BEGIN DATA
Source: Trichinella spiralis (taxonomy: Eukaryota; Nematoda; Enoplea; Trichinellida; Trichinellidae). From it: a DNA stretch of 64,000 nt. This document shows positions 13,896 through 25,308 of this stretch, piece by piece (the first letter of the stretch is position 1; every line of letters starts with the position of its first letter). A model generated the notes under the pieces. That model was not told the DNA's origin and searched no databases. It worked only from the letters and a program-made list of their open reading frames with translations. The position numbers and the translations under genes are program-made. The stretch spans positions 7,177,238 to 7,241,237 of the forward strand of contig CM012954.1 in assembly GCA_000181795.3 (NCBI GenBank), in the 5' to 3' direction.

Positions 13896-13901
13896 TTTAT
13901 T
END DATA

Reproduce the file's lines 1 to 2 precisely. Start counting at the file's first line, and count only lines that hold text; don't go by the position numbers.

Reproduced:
Source: Trichinella spiralis (taxonomy: Eukaryota; Nematoda; Enoplea; Trichinellida; Trichinellidae). From it: a DNA stretch of 64,000 nt. This document shows positions 13,896 through 25,308 of this stretch, piece by piece (the first letter of the stretch is position 1; every line of letters starts with the position of its first letter). A model generated the notes under the pieces. That model was not told the DNA's origin and searched no databases. It worked only from the letters and a program-made list of their open reading frames with translations. The position numbers and the translations under genes are program-made. The stretch spans positions 7,177,238 to 7,241,237 of the forward strand of contig CM012954.1 in assembly GCA_000181795.3 (NCBI GenBank), in the 5' to 3' direction.

Positions 13896-13901